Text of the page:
It's American Heart Month and I've got a few brand-new resources to share with you!
Let's kick things off with this triglyceride factsheet...
What are Triglycerides?
Triglycerides are a type of fat that can be found in your blood. In fact, according to the American Heart Association (AHA), "Triglycerides are the most common type of fat in your body." Your body creates triglycerides when you eat more calories than you need to use at that time. This makes your fat cells store the triglycerides until you need energy between meals, at which point certain hormones release the triglycerides into your bloodstream.
Problems arise when you routinely eat more calories than you use.
The Mayo Clinic asserts "If you regularly eat more calories than you burn, particularly 'easy' calories like carbohydrates and fats, you may have high triglycerides."
The AHA expands on this point, maintaining, "Elevated triglycerides can be caused by overweight and obesity, physical inactivity, cigarette smoking, excess alcohol consumption and a diet very high in carbohydrates (more than 60 percent of total calories). Underlying diseases or genetic disorders are sometimes the cause of high triglycerides. "
Having high triglycerides is also called hypertriglyceridemia.
How Can I Tell Whether I Have High Triglycerides?
All you need to test your triglyceride levels is a regular old blood test.
Your doctor will measure how many milligrams (mg) are in a deciliter (dL) of your blood. Your healthcare team will usually test your triglyceride levels at the same time as they do a cholesterol test (a.k.a. a lipid panel) and unfortunately that usually means that you have to fast for 8-12 hours before they can draw your blood.
Once you have the results back, your doctor will tell you whether your triglyceride levels are within a normal range. Here's what you need to know...
- Less than 150 mg/DL: Normal
- 150-199 mg/dL: Borderline High
- 200-499 mg/dL: High
- 500 mg/dL or more: Very High
What is the Impact of High Triglycerides on Health?
High triglycerides have been linked to a bunch of different heart and health problems.
For example, according to the Mayo Clinic, "high triglycerides may contribute to hardening of the arteries or thickening of the artery walls (atherosclerosis) — which increases the risk of stroke, heart attack and heart disease."
Furthermore, the U.S. National Library of Medicine explains that high triglycerides "may raise the risk of coronary artery disease, especially in women."
The role of high triglycerides in heart disease is being studied more and more often as the connection between the two solidifies. One such study, The Role of Triglycerides in Atherosclerosis by Beatriz G. Talayero, MD and Frank M. Sacks, MD, asserts, "Hypertriglyceridemia is a prevalent risk factor for cardiovascular disease (CVD) and increasingly important in the setting of current obesity and insulin resistance epidemics. [...] Patients who have hypertriglyceridemia may be at significant risk for CVD even if low-density lipoprotein cholesterol levels are at goal."
In other words, high triglyceride levels have been linked to heart disease, and may pose health risks even if your cholesterol levels are normal.
How Can I Lower My Triglyceride Levels?
And now we get to the most important part: how you can protect your health.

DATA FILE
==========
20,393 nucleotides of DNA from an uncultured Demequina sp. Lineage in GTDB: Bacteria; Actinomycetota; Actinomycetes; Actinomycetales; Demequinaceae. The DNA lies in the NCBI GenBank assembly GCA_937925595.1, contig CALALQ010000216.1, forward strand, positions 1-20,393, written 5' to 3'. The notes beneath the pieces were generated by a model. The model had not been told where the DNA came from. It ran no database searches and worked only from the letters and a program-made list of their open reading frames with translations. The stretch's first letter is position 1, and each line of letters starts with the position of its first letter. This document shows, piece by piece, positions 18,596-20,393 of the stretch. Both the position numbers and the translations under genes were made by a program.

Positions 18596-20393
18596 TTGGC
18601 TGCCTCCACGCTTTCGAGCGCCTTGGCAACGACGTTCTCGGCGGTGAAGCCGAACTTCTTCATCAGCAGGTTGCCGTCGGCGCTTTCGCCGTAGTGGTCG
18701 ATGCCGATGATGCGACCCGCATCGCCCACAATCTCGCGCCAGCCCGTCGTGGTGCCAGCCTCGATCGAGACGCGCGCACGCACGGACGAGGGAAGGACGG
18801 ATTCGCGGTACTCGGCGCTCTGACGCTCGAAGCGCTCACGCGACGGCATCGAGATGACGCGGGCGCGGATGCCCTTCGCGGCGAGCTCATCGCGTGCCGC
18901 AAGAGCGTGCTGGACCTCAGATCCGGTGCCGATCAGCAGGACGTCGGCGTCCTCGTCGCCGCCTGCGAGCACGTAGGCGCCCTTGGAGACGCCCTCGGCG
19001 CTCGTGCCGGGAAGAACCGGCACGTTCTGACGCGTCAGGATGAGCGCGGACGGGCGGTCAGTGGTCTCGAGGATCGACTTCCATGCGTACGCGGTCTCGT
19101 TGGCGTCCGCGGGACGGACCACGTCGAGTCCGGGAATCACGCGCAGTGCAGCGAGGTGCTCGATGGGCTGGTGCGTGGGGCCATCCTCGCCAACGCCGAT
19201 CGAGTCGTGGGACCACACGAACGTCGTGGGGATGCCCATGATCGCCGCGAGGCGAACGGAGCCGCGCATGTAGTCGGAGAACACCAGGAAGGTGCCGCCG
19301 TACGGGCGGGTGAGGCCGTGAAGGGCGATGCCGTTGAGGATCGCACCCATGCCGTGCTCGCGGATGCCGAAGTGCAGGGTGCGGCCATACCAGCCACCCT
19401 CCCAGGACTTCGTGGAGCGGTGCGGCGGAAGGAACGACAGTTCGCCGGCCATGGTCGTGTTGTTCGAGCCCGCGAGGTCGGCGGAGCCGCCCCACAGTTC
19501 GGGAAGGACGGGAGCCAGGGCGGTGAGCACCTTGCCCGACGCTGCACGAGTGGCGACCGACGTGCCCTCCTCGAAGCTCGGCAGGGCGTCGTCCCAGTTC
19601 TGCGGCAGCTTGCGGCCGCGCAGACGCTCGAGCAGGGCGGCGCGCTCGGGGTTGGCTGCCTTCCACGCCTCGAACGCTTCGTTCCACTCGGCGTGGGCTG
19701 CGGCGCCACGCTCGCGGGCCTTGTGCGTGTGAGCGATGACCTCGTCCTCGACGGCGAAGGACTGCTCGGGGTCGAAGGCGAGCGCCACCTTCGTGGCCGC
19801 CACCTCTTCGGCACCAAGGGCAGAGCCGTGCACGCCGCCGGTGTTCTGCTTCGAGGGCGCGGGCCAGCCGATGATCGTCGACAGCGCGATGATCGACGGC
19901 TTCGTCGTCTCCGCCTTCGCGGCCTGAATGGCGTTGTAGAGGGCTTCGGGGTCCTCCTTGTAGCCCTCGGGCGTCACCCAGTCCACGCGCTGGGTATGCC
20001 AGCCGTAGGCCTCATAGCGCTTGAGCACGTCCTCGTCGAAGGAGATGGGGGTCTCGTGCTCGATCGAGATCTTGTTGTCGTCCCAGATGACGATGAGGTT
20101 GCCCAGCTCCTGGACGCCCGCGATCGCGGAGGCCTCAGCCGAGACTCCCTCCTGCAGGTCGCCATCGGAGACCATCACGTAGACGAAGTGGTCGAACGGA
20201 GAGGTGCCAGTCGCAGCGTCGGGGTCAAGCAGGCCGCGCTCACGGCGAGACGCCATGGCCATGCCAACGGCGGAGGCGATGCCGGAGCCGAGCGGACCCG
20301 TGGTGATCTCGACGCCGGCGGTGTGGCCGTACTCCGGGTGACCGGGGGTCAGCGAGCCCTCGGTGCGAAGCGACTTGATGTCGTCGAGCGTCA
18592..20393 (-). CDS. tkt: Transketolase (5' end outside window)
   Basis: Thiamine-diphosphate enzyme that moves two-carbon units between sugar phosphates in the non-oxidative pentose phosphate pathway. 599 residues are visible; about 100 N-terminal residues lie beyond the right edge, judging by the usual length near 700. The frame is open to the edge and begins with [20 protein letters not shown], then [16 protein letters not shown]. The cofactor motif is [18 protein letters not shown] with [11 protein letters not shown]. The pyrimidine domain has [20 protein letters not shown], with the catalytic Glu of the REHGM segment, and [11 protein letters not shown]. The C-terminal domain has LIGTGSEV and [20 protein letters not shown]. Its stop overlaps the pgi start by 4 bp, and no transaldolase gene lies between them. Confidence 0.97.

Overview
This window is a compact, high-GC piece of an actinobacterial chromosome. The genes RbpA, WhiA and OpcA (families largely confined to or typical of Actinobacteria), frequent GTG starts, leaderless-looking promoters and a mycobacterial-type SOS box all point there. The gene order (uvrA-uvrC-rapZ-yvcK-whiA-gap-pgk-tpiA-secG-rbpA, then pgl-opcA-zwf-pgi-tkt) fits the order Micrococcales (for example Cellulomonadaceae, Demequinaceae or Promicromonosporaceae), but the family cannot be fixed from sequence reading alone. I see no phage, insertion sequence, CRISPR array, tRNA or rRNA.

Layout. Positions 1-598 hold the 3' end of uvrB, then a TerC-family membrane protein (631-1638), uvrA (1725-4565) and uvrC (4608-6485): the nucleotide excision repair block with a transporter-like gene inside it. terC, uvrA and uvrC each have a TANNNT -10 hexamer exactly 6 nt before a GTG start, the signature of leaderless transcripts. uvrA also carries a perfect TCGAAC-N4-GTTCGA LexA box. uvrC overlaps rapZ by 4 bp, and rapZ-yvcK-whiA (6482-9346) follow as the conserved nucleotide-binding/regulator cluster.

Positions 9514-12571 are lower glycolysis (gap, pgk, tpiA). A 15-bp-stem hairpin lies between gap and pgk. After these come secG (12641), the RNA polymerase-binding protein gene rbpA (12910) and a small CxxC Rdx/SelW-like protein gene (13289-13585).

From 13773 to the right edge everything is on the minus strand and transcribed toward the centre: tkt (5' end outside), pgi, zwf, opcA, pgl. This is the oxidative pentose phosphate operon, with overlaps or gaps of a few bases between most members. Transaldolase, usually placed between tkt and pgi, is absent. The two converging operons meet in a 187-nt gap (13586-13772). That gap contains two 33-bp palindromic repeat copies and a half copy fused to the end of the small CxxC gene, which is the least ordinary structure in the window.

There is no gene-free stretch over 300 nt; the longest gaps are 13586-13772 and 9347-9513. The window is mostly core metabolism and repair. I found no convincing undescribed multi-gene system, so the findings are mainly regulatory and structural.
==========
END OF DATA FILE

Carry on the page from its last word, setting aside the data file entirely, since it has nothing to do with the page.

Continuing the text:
There are many ways that you can reduce your risk of high triglycerides or lower your levels if you're starting to develop hypertriglyceridemia. Here are a few of the most highly-recommended...
- Manage Your Weight. Losing weight if you are overweight can have a great impact on your triglyceride levels. Plus, some of the strategies that you can use to get to a lower weight have also been linked to reducing triglyceride levels. For example...
- Consume Fewer Calories. Remember that your body stores excess calories as triglycerides. If you eat fewer extra calories, then you will create fewer triglycerides.
- Reduce the Number of Refined Foods You Eat. This common diet strategy has an especially great impact on triglyceride levels. "Simple carbohydrates, such as sugar and foods made with white flour, can increase triglycerides" (source).
- Exercise. The Mayo Clinic explains, "Regular exercise can lower triglycerides and boost 'good' cholesterol." For a closer look at the benefits of exercise and strategies for creating a sustainable exercise routine, drop by the members-only post Beyond Weight Loss: The Impact of Exercise.
- Limit Your Alcohol Consumption. Alcohol has been linked to increased triglyceride levels, and even small amounts can prompt raised triglycerides.
- Replace Saturated Fats with Unsaturated Fats. You may have heard these words of wisdom when it comes to general heart health before, and they'll stand you in good stead when it comes to triglycerides as well.
- If You Smoke, Quit.
If these lifestyle changes aren't enough or your levels are extremely high, your doctor may also recommend medications like statins or fibrates.
For More Information:
- Good vs. Bad Cholesterol from the American Heart Association
- The Role of Triglycerides in Atherosclerosis by Beatriz G. Talayero, MD and Frank M. Sacks, MD
- Triglycerides from the U.S. National Library of Medicine
- Triglyceride level from the U.S. National Library of Medicine
- Triglycerides: Why do they matter? from the Mayo Clinic
- What Are High Blood Cholesterol and Triglycerides? from the American Heart Association
And don't miss these fantastic materials for American Heart Month!
Did you miss the printable infographic link? Here's another one, just for you!
Stephanie Ronco has been editing for Food and Health Communications since 2011. She graduated from Colorado College magna cum laude with distinction in Comparative Literature. She was elected a member of Phi Beta Kappa in 2008.